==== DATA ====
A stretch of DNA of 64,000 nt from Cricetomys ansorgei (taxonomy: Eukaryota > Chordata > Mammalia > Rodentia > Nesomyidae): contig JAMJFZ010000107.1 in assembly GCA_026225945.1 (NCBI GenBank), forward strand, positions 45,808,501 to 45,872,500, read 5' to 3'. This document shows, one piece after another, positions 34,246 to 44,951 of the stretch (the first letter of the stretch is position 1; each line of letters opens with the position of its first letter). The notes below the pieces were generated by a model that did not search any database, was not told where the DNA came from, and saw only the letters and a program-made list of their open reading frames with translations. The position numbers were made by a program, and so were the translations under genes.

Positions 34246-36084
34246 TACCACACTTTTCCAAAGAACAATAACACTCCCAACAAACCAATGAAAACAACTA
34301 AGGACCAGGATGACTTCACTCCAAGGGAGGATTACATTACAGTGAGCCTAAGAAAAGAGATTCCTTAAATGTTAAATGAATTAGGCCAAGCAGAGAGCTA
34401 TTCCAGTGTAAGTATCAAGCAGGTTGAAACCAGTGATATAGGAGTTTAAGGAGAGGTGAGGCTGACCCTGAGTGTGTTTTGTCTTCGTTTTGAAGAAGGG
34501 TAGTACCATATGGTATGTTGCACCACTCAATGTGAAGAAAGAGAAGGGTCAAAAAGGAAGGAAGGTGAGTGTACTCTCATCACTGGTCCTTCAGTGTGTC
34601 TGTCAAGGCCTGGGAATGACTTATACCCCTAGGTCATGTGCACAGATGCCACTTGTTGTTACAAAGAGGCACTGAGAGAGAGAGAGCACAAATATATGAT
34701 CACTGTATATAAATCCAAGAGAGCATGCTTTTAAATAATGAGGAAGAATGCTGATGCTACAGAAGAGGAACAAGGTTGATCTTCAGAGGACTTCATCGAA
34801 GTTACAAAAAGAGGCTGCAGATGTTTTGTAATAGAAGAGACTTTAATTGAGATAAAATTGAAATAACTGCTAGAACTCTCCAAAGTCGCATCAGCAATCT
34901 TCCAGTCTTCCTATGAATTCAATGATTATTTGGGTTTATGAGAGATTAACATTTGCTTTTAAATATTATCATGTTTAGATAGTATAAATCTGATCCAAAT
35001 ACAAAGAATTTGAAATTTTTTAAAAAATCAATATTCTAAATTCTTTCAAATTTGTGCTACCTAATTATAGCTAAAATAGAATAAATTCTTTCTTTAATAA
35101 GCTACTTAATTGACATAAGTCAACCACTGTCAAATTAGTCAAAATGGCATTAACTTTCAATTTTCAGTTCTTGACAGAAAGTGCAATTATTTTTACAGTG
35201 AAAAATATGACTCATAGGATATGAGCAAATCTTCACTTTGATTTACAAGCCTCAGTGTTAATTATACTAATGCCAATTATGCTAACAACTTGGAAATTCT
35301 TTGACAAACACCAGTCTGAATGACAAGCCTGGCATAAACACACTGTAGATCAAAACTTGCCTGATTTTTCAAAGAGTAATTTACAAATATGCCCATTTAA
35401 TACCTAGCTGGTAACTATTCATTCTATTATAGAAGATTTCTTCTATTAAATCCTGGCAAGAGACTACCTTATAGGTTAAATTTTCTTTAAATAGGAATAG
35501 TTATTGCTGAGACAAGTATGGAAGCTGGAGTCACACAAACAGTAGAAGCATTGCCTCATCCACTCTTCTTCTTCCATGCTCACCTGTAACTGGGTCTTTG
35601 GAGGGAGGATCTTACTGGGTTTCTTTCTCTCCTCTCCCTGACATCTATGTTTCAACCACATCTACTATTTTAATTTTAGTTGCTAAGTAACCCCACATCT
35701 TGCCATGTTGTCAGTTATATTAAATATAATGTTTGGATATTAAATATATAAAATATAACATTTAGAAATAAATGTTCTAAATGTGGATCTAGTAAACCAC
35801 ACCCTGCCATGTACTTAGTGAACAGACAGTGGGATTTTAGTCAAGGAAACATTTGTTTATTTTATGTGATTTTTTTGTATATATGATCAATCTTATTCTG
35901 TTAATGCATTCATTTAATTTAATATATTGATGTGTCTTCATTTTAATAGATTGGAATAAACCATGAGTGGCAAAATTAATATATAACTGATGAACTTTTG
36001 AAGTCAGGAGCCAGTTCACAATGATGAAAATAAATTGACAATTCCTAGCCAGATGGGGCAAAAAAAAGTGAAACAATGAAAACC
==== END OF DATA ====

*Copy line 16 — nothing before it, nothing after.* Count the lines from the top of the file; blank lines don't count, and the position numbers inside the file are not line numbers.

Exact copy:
35501 TTATTGCTGAGACAAGTATGGAAGCTGGAGTCACACAAACAGTAGAAGCATTGCCTCATCCACTCTTCTTCTTCCATGCTCACCTGTAACTGGGTCTTTG